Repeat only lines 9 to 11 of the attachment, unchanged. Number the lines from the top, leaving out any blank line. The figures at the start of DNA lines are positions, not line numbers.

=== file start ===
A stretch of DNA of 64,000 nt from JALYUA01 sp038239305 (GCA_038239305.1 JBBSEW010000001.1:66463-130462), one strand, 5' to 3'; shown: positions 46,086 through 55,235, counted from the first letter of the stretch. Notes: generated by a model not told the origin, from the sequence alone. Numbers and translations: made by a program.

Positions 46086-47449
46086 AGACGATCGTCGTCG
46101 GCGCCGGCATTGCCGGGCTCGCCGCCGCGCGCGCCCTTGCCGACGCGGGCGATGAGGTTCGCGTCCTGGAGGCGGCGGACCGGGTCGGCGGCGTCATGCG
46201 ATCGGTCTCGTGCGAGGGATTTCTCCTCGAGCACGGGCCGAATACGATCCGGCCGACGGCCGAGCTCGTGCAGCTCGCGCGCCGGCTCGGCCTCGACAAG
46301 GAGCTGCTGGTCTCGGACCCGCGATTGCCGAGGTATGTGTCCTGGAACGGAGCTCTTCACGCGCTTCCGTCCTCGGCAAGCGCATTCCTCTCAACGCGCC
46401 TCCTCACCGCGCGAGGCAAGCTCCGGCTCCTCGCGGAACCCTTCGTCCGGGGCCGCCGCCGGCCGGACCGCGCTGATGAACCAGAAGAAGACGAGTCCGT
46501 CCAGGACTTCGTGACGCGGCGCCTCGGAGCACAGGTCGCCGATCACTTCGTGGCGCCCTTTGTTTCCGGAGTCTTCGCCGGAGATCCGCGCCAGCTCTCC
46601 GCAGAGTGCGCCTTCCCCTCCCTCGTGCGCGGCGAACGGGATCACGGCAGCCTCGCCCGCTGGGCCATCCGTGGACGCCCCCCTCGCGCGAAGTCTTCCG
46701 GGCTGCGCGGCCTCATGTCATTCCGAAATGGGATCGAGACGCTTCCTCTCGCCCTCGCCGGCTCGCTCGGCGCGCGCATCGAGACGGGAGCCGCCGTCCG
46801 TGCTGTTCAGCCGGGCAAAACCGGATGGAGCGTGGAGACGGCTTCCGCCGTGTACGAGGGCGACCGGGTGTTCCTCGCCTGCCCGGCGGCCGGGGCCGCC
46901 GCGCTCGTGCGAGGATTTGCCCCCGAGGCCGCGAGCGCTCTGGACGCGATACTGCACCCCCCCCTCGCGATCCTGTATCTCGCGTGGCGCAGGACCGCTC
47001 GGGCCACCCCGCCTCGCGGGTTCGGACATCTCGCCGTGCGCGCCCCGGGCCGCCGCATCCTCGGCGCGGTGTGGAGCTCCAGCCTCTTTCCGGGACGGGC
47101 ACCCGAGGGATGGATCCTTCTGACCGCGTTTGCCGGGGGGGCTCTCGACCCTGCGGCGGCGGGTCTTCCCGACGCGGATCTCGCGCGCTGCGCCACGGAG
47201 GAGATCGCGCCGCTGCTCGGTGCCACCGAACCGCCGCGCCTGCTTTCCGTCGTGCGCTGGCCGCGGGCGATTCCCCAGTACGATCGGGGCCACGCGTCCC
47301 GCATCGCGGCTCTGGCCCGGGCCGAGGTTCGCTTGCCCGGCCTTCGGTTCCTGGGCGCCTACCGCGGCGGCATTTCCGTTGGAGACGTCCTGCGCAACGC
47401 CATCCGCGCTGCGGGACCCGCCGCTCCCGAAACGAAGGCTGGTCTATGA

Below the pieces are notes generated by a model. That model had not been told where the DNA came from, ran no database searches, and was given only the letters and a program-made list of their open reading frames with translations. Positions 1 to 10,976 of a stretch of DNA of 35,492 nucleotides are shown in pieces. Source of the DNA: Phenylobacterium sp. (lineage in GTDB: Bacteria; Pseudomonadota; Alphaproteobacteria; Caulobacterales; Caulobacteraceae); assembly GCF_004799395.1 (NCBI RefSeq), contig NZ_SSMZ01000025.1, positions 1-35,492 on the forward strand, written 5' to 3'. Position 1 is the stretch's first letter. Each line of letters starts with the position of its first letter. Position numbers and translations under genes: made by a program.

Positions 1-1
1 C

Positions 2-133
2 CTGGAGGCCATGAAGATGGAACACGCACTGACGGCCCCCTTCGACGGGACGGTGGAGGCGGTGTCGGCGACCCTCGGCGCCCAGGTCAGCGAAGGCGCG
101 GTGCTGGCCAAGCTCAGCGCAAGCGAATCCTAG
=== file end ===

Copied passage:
46601 GCAGAGTGCGCCTTCCCCTCCCTCGTGCGCGGCGAACGGGATCACGGCAGCCTCGCCCGCTGGGCCATCCGTGGACGCCCCCCTCGCGCGAAGTCTTCCG
46701 GGCTGCGCGGCCTCATGTCATTCCGAAATGGGATCGAGACGCTTCCTCTCGCCCTCGCCGGCTCGCTCGGCGCGCGCATCGAGACGGGAGCCGCCGTCCG
46801 TGCTGTTCAGCCGGGCAAAACCGGATGGAGCGTGGAGACGGCTTCCGCCGTGTACGAGGGCGACCGGGTGTTCCTCGCCTGCCCGGCGGCCGGGGCCGCC